Five ways to fund a renovation
Published by MFAA
Considering transforming your home from ‘banal’ to ‘brilliant’, but lack the funds to support your makeover? Never fear, we’ve rounded up five home renovation finance options that could help turn your dream into reality.
1. Equity release / top up home loan
An equity release/top up loan is probably the most common way people borrow money when they want to renovate. It involves borrowing against the current value of your home before any value-adding renovations and in most cases allows you to obtain the funds upfront.
If you own your home outright, you can usually borrow up to 80% of its value.
If you have a mortgage on your home, the amount you can borrow is usually the difference between the balance of the loan and 80% of the value of the property.
For example, if your home is valued at $500,000 and your loan balance is -$300,000, you could borrow $100,000 – making the total loan amount $400,000 (80% of $500,000).
One potential problem is that the cost of your renovations may be higher than the equity you have available. If you run out of funds mid-construction, and if the property is then not in sound, lock up condition, you may have an issue obtaining extra funds down the track.
2. Construction loan
If you're planning to completely transform your home and undergo a major makeover, a construction loan may be a good option as you can spread the cost over a long period of time.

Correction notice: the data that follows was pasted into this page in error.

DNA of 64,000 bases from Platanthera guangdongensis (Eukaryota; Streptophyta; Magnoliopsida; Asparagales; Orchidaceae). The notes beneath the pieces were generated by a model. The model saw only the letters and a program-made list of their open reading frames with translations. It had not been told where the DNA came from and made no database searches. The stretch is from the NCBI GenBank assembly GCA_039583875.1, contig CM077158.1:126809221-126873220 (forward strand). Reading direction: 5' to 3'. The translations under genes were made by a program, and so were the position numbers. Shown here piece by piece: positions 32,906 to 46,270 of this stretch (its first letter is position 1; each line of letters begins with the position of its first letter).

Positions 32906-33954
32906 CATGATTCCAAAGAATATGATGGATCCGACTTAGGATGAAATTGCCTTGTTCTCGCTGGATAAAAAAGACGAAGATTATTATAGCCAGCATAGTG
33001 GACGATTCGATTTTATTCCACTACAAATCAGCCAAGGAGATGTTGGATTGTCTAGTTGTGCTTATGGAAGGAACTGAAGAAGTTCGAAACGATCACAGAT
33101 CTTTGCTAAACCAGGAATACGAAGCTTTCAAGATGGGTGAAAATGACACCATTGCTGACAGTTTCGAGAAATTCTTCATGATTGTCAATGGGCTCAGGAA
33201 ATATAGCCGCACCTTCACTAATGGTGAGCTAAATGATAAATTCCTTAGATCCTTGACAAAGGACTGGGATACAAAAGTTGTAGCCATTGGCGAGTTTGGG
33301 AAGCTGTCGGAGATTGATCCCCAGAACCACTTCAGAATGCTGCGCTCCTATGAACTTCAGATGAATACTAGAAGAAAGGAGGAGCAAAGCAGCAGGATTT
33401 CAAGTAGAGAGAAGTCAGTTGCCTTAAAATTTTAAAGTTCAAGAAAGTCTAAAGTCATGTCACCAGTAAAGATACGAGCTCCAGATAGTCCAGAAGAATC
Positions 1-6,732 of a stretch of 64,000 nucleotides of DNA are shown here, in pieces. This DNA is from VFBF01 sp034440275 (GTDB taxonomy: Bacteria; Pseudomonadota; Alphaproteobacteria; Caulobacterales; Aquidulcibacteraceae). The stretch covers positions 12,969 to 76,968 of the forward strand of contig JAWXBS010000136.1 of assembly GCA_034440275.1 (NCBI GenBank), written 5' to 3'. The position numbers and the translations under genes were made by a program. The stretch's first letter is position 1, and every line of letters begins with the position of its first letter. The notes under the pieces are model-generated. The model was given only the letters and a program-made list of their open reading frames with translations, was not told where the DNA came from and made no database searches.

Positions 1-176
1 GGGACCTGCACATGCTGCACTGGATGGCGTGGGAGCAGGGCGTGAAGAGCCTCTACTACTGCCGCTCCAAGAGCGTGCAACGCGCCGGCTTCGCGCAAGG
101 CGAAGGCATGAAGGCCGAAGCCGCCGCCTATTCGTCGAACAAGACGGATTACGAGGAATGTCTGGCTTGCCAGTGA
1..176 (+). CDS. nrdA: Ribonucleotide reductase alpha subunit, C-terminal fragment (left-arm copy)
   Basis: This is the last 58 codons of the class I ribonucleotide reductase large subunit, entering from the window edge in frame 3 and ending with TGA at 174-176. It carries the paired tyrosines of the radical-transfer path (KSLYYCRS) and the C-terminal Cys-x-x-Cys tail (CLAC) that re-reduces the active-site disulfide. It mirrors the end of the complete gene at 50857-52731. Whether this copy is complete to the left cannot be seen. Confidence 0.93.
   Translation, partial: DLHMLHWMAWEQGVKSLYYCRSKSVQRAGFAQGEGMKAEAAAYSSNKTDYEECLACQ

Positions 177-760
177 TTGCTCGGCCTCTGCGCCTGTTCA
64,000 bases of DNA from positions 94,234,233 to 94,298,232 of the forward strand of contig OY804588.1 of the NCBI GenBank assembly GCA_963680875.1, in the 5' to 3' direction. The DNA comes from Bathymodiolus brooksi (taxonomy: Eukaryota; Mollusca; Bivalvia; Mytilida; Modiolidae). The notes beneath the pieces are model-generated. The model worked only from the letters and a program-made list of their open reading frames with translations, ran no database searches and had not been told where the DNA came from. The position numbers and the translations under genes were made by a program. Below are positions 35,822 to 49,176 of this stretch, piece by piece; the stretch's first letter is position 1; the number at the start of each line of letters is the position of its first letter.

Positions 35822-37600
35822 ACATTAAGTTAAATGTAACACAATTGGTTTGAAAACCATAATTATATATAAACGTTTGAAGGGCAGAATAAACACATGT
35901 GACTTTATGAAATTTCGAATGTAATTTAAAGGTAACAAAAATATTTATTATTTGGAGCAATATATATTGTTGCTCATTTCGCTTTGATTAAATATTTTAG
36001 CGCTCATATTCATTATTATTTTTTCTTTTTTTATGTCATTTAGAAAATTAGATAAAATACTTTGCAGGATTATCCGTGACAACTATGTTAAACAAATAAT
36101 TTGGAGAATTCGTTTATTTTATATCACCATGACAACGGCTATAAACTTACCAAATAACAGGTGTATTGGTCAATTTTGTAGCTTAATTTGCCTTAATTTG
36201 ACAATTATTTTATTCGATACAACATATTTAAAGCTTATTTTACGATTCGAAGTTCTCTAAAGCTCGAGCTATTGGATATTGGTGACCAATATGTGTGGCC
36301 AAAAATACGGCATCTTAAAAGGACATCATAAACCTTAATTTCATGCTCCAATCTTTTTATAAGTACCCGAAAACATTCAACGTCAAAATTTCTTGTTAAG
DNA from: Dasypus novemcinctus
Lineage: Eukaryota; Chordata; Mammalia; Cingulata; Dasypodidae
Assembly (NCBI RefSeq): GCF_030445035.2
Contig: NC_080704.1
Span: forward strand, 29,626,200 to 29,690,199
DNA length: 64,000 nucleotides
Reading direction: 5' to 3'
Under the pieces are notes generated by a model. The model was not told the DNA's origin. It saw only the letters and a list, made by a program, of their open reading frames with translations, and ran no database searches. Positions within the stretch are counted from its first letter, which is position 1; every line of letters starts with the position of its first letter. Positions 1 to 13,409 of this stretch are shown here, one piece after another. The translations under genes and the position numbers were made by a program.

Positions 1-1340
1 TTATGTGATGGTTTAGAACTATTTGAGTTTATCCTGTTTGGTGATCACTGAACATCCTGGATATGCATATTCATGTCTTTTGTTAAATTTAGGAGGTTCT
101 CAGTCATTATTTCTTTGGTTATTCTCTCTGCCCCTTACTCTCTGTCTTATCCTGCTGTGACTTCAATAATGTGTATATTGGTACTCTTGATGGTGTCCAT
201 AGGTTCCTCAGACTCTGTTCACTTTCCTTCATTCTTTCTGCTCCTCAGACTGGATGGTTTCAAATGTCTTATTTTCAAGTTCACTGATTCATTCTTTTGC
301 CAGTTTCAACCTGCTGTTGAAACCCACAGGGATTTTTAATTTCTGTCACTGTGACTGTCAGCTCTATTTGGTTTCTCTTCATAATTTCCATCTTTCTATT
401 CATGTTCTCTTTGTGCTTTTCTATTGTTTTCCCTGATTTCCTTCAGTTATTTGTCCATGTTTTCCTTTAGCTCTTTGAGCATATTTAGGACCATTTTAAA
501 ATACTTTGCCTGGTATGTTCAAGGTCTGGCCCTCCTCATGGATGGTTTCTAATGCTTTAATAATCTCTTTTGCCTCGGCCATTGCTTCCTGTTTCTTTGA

With a construction loan, the lender will assess the value of your home after the renovation based on the building plans and you can typically borrow against that value. You may be able to borrow up to 90% of the end value of your home and take advantage of mortgage interest rates, which tend to be lower than credit card and personal loan rates.
You won’t be given the full loan amount upfront, but usually in staggered amounts over a period of time – these are called ‘progress payments’ and are linked to a fixed price building contract you will have with your builder.
3. Line of credit
You can establish a revolving credit line that you can access (up to your approved limit) whenever you want.
You only pay interest on the funds you use and, as you pay off your balance, you can re-borrow the unused funds without reapplying if necessary.
However, care must be taken not to get in over your head in terms of serviceability. Make sure you can make repayments on the line of credit that will reduce the principle because your minimum repayment only pays the interest – it will not reduce the loan balance.
Interest rates on this type of product are typically much higher than a construction loan or equity release loan.
4. Personal loan
A personal loan may be a good option if you’re only making minor renovations.
Personal loans are usually capped at around $60,000, but interest rates on personal loans are higher than on home equity loans and payments need to be made, usually, over a maximum of seven years.
5. Credit cards
Using credit cards to fund renovations should only be considered if you want to undertake really small projects.
The interest rates are usually much higher on credit cards than mortgages, but for a very small project that extra interest might actually total less than loan establishment fees.
Ensure your renovations are adding value
There are very few exceptions to the rule that your renovations should add more value to your home than they will cost to carry out.
Think about how the money you spend on a renovation will increase the value of your property. For example, consider making changes that would appeal to the majority of potential buyers to help you sell your house faster and at a higher price.
Find an MFAA Approved finance broker to help choose the best way to fund your renovation project.